Mobile phones started to become popular among students right around the time when I was in high school.
At that time, the things a student could do with a mobile phone were limited to phone calls, text messages with a limited number of characters per message, and creation of ringtone melodies. Depending on your phone model, you might not have even been able to send messages to someone on a different carrier, and it was a time when most of the displays were monochromatic, so things like “You can choose from one of green, white, red, or blue colors!” were still valid selling points.
There was no such thing as a wallpaper or background image, and only a few high-end models had a camera function that you needed to attach extra equipment to use.
People who wanted to stand out from the crowd could decorate the handset and replace the standard antenna with one that blinked on receiving a signal. However, doing that didn’t improve the functionality of the handset in any way.
It was just an additional feature meant to improve the appearance of the mobile phone. Even without considering that, it was a time when strict schools had rules about wearing the school uniform even when meeting up with friends outside, and even carrying a mobile phone was against the rules.
The logic behind that rule was to not bring things to school that were not related to studies, but even elementary school students nowadays carry one for the sake of safety, and at the middle and high school level, talking to classmates is being replaced by conversations using a messaging application on a smartphone. It’s interesting to see how the conditions have changed.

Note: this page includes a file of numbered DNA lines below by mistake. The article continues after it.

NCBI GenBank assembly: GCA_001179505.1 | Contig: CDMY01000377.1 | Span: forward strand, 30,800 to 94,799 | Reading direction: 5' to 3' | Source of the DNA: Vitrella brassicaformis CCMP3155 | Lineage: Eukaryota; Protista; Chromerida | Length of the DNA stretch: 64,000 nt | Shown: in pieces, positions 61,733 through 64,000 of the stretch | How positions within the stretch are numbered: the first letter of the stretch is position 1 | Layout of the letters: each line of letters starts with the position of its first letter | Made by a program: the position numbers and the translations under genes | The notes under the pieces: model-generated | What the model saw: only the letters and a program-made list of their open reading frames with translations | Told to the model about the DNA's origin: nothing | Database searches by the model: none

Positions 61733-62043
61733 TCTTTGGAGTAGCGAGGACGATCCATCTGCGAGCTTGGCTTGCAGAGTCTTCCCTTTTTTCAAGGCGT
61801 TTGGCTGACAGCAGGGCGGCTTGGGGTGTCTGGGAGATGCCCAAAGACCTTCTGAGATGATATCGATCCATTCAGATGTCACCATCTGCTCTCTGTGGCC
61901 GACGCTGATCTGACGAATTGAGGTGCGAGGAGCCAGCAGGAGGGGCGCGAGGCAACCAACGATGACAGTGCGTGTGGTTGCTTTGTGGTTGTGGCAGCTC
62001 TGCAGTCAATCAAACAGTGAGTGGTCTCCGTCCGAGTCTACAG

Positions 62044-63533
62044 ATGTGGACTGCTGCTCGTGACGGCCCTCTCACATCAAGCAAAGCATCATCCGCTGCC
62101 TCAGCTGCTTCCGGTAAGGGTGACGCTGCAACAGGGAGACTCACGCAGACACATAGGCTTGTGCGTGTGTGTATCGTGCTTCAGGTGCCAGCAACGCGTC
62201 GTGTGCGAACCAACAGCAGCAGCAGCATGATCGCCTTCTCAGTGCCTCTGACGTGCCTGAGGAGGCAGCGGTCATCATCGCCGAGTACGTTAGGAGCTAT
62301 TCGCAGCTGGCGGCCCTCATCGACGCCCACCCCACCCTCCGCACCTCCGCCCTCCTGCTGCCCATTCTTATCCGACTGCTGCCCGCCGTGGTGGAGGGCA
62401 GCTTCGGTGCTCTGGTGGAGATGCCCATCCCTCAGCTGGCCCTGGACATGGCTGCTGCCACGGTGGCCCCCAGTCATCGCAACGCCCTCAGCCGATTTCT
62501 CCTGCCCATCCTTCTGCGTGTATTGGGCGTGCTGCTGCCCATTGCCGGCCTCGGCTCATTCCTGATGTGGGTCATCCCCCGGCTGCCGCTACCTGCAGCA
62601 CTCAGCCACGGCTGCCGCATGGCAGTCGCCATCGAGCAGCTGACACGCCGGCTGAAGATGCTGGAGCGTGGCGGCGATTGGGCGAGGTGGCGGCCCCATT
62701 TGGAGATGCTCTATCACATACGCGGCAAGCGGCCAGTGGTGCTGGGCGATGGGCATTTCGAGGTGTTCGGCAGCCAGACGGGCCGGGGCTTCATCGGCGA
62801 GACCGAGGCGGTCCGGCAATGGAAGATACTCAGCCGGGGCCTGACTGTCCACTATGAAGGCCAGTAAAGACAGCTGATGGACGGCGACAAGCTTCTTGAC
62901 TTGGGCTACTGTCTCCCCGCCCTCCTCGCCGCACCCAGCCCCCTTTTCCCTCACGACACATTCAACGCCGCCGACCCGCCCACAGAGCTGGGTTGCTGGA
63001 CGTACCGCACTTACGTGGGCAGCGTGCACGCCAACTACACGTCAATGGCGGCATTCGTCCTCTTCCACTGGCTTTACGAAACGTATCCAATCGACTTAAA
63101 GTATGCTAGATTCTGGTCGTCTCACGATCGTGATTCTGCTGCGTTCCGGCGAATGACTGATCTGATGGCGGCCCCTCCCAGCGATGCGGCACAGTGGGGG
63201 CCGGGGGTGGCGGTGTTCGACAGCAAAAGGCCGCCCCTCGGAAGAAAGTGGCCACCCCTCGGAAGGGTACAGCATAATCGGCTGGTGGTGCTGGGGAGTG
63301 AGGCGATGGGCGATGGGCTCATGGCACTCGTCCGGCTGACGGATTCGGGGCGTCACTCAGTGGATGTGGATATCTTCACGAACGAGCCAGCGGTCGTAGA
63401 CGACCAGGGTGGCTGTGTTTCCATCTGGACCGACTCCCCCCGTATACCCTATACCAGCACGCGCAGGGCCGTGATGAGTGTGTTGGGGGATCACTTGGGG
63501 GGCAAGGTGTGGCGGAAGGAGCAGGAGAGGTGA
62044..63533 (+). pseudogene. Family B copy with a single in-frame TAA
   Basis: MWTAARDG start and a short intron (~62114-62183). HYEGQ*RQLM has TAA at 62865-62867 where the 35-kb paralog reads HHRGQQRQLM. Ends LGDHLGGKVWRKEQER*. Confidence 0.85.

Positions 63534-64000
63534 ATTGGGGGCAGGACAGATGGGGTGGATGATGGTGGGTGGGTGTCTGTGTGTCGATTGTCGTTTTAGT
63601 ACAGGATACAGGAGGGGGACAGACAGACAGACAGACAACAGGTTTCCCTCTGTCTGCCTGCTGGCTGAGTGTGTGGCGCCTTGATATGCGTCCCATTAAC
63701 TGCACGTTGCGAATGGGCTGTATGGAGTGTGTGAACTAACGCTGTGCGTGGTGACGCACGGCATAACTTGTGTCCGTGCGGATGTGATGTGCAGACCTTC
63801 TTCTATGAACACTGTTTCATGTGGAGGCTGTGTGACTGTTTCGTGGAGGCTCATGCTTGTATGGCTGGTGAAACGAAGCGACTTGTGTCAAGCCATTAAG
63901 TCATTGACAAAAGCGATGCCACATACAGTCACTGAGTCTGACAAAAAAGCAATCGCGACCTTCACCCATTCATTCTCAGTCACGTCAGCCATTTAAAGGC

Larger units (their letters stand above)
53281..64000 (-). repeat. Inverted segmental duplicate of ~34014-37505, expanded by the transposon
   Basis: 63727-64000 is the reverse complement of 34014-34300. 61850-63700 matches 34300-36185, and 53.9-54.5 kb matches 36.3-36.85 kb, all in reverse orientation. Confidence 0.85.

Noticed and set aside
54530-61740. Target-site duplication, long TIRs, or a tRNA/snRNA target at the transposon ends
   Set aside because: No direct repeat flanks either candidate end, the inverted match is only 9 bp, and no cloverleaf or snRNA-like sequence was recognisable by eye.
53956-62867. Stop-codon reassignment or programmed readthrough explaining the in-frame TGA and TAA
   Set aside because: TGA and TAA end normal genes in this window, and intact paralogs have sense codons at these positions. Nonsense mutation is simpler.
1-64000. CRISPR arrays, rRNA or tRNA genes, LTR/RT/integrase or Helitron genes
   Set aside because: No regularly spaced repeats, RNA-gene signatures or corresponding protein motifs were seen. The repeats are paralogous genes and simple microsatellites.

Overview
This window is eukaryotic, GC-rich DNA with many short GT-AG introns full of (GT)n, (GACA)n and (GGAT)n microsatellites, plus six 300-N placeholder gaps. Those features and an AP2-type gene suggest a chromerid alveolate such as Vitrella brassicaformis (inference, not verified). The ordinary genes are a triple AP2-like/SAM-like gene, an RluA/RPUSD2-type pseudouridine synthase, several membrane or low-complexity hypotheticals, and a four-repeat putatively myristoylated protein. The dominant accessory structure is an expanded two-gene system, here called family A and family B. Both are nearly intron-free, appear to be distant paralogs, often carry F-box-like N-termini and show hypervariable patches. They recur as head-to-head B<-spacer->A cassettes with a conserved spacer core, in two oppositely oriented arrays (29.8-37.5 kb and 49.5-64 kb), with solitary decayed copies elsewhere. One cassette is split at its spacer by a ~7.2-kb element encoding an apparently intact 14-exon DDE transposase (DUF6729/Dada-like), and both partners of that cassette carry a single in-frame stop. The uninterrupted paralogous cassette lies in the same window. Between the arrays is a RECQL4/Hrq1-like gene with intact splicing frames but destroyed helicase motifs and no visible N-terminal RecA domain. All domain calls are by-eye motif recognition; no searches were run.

It’s nice to meet you, or maybe it’s just been a long time. My name is Wagahara Satoshi.
My first mobile phone was a bar-shaped model which had no internet connection capabilities. All it could handle were voice calls and short messages. Even so, at that time, I was excited about owning such a futuristic device, and along with my Famicon, it is one of the few things I begged my parents to buy for me.
I’d exchange useless messages with friends even though we had nothing in particular to talk about, carefully hide it deep inside my bag at school to keep the teachers from finding it, and do my best at creating ringtone melodies using triad notes. On the way to school in the train, I would use my Walkman (which would also be confiscated by a teacher if found) to listen to ‘My Best’ MiniDisc that I created by dubbing titles from CDs and MDs, and inputting the titles on the keypad.
However, now is the age when high school students play social games on their smartphones while listening to downloaded music on their way to school.
When I first came up with the idea for this book, “The Hero’s Son”, I was worried if an old man like me from the Triassic period of digital devices would be able to write about a modern high-school student using my imagination alone.
The educational environment, digital environment, and manner of examinations that surround a student, never mind a decade, it wouldn’t be an exaggeration to say they become obsolete in a mere three years. That’s why, for writing this book, I used the current methods of examinations and the current style of prep schools as a reference.
Not only exams, I was also able to obtain a lot of important information regarding the current practices of education, and the daily life of students in school. I would like to take this opportunity to sincerely thank Nakagawa-sensei, Takeda-sensei, and Hayashi-sensei from a certain prep school for readily agreeing to help me collect data.
This book, “The Hero’s Son”, is about a young man who thinks doing your best is not required to live, and he faces a sudden situation that causes him to want to overcome his definition of doing his best.
I would like to create a new story about a “Hero living in Modern Japan” along with 029-san who created “Hataraku Maou-sama!” along with me, and knows me inside out.
I hope we can once again meet in the chaotic land of the Hero’s Trial (exams)!